As for that Coffee Lake chip, not only did it thrash the Bazooka’s Kaby Lake in our benchmarks, it also helped the i3 Pulsar edge ahead of all the Ryzen 3-based competition as well. Specifically, it scored a decent 102 in the image test, a good 113 in the video test and a great 114 in the multitasking test, for 112 overall. That represents the kind of all-round everyday proficiency you could have expected from certain Core i5 chips this time last year. 

Only the Mesh Ryzen Gaming PC – CS does significantly better, with its Ryzen 5 1600, and even that doesn’t help it overcome the i3 Pulsar’s advantage in games (for other single-core tasks it is slightly more efficient).

Yet another distinct quality of Palicomp’s PC is that it makes the most of its ATX-compatible case – the Cooler Master Masterbox Lite 5, the same as the Ultra 3 GTX – with a full-size ATX motherboard, rather than making do with a microATX model to cut costs. As a result, it’s relatively overflowing with spare slots and expansion opportunities: there’s one empty PCI-E x16 slot, two M.2 slots and a generous four PCI-E slots all ripe for the taking, along with two of its four RAM slots, the other two being occupied with 8GB of DDR4 memory. 

It also uses the high-end Z370 chipset, not the mid-range B250 or budget H110. Admittedly, most of this chipset’s advantages don’t come into play with the locked-down Core i3-8100, but should you ever update to an unlocked, overclockable CPU, you’ll already have a motherboard that supports doing so. 

Since this PC shares the same case as Cyberpower’s, it shares the same strengths and weaknesses. On the upside, the chassis provides two speedy USB 3 ports on the front, plus ample cooling/radiator upgrade potential, not to mention good looks inside and out. However, there’s also a lack of storage space: just two 3.5in trays, with a single 2.5in bracket.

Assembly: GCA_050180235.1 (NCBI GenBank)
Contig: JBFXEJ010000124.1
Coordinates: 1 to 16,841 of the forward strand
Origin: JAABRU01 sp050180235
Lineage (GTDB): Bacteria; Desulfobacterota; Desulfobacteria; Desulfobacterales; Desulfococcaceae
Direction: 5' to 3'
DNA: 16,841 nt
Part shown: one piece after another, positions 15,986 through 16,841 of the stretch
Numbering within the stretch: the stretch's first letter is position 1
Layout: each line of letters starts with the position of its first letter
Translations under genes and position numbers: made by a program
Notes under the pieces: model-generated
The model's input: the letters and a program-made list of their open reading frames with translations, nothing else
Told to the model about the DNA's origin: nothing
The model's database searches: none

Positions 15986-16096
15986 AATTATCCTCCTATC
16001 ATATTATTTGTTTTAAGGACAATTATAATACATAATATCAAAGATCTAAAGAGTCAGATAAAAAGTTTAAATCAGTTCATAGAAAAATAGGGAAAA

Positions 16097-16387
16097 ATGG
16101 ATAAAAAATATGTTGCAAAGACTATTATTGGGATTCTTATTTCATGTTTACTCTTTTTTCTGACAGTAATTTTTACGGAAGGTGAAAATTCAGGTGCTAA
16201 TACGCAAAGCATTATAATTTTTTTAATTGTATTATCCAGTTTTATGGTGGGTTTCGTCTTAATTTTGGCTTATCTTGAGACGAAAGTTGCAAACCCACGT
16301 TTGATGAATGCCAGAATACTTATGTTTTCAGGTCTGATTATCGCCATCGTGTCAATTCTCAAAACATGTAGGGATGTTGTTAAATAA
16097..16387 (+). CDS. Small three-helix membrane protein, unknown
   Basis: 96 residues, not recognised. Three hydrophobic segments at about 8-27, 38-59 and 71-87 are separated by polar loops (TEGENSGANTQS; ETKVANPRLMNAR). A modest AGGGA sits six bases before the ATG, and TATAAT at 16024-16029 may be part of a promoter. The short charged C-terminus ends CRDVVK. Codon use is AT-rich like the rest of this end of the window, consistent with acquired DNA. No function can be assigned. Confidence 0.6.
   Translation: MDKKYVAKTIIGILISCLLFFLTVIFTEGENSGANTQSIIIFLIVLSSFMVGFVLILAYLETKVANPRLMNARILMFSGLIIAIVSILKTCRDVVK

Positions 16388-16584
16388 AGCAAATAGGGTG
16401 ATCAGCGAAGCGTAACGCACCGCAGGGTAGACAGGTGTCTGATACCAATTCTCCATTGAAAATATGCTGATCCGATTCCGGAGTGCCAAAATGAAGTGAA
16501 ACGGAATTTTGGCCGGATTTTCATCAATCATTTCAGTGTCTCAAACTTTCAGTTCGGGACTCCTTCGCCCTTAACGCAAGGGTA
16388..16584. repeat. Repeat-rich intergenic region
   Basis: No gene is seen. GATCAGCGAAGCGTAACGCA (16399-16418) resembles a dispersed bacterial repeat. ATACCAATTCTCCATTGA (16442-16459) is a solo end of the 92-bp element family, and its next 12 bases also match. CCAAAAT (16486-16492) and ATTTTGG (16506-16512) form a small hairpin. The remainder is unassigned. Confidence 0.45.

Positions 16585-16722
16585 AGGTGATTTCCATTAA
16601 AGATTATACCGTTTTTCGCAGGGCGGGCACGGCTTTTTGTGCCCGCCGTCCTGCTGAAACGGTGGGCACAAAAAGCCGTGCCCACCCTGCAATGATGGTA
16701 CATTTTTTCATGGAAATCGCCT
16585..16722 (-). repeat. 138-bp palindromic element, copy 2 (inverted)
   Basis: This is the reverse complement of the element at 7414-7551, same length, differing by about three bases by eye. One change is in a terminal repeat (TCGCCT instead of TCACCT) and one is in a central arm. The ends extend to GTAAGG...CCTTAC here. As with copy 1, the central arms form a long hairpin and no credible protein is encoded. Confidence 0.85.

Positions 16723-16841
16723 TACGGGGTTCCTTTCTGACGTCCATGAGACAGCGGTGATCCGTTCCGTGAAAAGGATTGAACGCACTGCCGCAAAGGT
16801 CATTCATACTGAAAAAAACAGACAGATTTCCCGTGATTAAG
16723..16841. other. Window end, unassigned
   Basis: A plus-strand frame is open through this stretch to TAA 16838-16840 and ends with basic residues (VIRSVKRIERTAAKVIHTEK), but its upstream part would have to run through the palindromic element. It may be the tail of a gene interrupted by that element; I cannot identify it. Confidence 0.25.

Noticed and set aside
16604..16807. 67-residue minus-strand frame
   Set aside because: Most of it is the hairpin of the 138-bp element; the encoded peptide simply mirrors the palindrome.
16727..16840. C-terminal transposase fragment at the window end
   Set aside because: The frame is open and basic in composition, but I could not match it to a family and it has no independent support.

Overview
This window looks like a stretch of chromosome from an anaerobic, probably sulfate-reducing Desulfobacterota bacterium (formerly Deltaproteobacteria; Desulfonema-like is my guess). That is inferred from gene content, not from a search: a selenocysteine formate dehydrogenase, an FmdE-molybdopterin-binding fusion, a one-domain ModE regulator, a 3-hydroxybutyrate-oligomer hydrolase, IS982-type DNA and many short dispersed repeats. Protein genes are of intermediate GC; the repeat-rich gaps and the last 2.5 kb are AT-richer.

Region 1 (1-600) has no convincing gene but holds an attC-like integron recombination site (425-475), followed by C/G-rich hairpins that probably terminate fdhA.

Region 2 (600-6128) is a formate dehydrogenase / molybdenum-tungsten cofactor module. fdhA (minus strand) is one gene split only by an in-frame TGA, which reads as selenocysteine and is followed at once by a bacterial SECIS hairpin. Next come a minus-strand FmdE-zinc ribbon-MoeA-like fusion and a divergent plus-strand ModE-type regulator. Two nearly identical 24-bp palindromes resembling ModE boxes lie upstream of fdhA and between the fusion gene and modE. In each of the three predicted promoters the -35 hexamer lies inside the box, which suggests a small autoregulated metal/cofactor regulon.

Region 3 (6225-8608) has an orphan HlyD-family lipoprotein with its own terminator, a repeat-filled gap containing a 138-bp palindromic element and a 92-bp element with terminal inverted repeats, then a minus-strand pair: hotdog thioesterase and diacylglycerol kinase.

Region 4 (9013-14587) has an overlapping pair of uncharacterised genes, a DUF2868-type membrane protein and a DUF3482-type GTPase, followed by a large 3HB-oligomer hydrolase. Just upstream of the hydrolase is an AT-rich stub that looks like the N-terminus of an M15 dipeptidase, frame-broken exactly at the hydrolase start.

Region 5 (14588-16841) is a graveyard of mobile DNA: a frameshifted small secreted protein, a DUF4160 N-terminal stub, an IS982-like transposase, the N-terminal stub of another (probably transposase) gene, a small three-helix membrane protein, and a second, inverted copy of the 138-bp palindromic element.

Next to all the SSHD and SSD-plus-hard disk configurations in this group test, the i3 Pulsar’s sole mechanical hard disk also looks like one of the poorer – or, at least, slower – options. Fortunately, it’s a 2TB drive, so you get a vast capacity for files and games even if you don’t get fast booting and loading times.

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Rear connectivity is fairly standard, too, with two USB 2 ports, four USB 3 ports and one PS/2 port for peripherals. A Gigabit Ethernet port serves for networking, audio is handled by the typical line-in, line-out and microphone 3.5mm jacks, while the choice of video outputs is the same as on any GTX 1050 Ti: one HDMI, one DisplayPort and one DVI-D. 

Palicomp i3 Pulsar review: Verdict

Of course, the i3 Pulsar’s true strengths are found back on the inside. Even if it’s only by small margins, that overclocked graphics card makes this PC one of the best for straight-up gaming power. The Obsidian Elite performs better in certain situations, but the i3 Pulsar beats it in others, and this comes with a far stronger processor and more upgrade-friendly motherboard to boot.